Jon Ossoff’s campaign for the special election in Georgia’s Sixth Congressional District is attracting national attention because it’s Democrats’ best short-term hope to deal a concrete political defeat to the GOP, and because Ossoff’s studied moderation is such a contrast with the populist fervor that is driving many grassroots progressive activists.
But when thinking about Ossoff’s campaign in this regard, it’s worth comparing his message not just to what national Democrats are doing but specifically to what Democrats have been trying in Georgia. If Ossoff wins, he’ll be the first white Democrat elected to federal office in the state since John Barrow, who was defeated back in the 2014 midterms.
Ossoff is running in a different part of the state in a district that looks different, demographically, from the kinds of places where white Southern Democrats used to try to run and win. But any time you put together a legislative majority, you need to end up winning some marginal districts. And the big takeaway of Ossoff’s approach is that Democrats think they can win in marginal seats with a message that is a lot less conservative than the approach taken by the Blue Dog winners of 2006 and 2008. He says he’s against “wasteful” spending. But he’s also running as pro-choice, as worried about climate change, as a defender of Social Security and Medicare, and as someone who wants the government to give regular people more help paying for health insurance.
This Barrow ad, from 2014, by contrast, gives you a glimpse of what a moderate Democrat looked like in the very recent past. He bragged about voting with John Boehner a majority of the time, and ran against cap and trade and the Affordable Care Act.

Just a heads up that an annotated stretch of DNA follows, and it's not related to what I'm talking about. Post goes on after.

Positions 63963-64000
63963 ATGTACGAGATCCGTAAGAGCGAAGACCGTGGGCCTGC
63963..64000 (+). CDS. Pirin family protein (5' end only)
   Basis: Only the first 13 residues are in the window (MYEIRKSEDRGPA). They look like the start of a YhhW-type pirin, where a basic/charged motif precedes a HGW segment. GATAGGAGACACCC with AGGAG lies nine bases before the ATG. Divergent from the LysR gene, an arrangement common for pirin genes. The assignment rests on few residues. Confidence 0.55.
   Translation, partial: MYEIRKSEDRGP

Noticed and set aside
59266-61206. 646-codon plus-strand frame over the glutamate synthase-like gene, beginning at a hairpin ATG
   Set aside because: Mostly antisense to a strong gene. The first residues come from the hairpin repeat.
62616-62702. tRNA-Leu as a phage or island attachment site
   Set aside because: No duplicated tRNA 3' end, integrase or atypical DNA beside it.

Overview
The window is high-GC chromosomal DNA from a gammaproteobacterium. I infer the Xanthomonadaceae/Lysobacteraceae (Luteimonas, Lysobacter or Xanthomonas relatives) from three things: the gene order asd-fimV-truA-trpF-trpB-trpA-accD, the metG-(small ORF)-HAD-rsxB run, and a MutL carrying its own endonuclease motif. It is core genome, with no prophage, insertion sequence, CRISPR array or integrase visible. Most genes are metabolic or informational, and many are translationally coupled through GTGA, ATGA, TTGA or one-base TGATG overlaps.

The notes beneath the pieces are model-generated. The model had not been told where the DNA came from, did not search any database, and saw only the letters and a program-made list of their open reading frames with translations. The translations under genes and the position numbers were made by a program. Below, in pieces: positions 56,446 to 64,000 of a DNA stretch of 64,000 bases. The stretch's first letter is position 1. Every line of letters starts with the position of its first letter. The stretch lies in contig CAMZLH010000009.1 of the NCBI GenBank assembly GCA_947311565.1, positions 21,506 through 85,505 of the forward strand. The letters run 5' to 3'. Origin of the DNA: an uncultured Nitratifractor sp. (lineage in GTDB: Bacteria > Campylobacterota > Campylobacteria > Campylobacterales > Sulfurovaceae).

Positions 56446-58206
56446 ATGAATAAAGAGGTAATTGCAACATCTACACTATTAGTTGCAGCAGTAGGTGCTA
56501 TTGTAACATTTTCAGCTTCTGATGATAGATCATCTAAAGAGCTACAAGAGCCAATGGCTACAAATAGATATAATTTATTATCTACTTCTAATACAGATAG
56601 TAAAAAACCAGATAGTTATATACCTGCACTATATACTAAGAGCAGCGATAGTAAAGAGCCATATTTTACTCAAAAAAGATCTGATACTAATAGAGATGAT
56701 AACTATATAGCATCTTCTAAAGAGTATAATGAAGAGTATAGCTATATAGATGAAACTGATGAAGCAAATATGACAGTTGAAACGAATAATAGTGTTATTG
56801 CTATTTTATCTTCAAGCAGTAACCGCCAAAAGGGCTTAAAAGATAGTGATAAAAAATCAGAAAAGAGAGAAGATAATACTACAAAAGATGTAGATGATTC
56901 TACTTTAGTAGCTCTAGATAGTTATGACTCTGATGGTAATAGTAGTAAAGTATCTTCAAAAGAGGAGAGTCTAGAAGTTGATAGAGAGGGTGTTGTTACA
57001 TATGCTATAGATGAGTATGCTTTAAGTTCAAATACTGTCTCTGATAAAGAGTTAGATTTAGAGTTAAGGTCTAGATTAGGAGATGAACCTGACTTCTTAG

Barrow, like Ossoff, positioned himself as opposed to wasteful spending but did so in a much more hard-edged way, bragging about votes for $100 billion worth of spending cuts, not just generic aspirations for less waste.
Barrow also positioned himself as a gun enthusiast, touting his endorsement from the National Rifle Association.
Up until 2011 there was a second white Georgia Democrat in Congress, Jim Marshall, who campaigned for reelection with an immigration ad that looks like something Donald Trump could have cut.
Ossoff’s campaign doesn’t look like Bernie Sanders’s, but it doesn’t look like those Blue Dog Southern Democrats’ campaigns either. What Ossoff’s message mostly reminds me of is Barack Obama’s 2008 campaign, during which he would frequently talk about his desire to go “line by line through the federal budget” to cut wasteful spending — in order to reinvest the money in more useful things, of course.
Ossoff’s message is more moderate than what you hear in more liberal parts of the country, but it’s a lot more liberal than what you heard recently in Georgia. Taking an Obama-style campaign to the Atlanta suburbs is a sign of the same leftward shift of the Democratic Party’s message that’s making free college and a $15-an-hour minimum wage a baseline for Democrats in California and the Northeast.
If Ossoff wins, establishment Democrats will take it as vindication of their approach versus the notion that democratic socialism is poised to sweep the country. And it is that, to an extent, but the fact that he has a shot in the Georgia Sixth is more broadly a sign that the whole political spectrum has shifted quite a bit leftward from where it was a decade ago.